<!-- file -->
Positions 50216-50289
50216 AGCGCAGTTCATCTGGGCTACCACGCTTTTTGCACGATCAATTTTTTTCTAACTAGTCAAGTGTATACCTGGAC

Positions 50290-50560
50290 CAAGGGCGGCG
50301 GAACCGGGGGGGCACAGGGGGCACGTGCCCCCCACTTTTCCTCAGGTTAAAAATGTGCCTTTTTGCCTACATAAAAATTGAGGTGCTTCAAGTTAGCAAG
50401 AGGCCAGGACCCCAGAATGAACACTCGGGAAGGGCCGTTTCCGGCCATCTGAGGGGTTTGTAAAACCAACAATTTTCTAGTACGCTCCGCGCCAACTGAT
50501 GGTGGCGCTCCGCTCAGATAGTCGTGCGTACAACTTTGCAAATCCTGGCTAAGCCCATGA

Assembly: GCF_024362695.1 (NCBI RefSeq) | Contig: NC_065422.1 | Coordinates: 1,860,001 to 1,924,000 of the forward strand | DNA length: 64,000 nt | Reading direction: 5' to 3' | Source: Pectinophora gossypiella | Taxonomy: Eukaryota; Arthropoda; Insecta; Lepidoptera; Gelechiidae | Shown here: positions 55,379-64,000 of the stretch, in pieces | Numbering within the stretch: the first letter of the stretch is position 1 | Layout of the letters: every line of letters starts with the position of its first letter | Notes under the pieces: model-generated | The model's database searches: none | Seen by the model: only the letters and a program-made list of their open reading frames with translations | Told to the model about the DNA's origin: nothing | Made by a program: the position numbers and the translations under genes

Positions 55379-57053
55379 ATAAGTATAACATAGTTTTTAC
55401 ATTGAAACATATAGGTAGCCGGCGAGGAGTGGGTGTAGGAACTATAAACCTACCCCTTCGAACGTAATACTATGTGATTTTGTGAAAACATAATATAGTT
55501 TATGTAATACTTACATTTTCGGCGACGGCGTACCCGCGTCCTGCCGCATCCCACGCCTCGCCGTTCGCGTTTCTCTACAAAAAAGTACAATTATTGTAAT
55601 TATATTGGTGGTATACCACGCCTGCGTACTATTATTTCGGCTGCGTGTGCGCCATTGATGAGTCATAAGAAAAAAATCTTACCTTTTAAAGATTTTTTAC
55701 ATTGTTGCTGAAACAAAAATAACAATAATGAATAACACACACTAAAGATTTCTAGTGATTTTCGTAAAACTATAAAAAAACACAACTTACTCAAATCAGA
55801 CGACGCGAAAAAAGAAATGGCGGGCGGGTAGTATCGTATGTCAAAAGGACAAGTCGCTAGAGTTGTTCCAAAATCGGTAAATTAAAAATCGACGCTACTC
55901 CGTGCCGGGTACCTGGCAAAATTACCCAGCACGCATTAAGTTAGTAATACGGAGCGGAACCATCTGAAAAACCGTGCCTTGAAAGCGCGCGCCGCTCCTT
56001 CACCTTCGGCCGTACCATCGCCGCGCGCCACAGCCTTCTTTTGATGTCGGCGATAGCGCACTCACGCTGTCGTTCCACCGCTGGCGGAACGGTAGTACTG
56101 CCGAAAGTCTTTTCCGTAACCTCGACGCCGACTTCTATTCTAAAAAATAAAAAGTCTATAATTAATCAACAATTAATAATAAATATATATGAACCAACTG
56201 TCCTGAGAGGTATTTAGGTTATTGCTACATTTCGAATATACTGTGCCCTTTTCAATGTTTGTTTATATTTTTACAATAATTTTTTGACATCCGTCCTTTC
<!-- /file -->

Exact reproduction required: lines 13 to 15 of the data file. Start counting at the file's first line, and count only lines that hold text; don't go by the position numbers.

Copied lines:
55601 TATATTGGTGGTATACCACGCCTGCGTACTATTATTTCGGCTGCGTGTGCGCCATTGATGAGTCATAAGAAAAAAATCTTACCTTTTAAAGATTTTTTAC
55701 ATTGTTGCTGAAACAAAAATAACAATAATGAATAACACACACTAAAGATTTCTAGTGATTTTCGTAAAACTATAAAAAAACACAACTTACTCAAATCAGA
55801 CGACGCGAAAAAAGAAATGGCGGGCGGGTAGTATCGTATGTCAAAAGGACAAGTCGCTAGAGTTGTTCCAAAATCGGTAAATTAAAAATCGACGCTACTC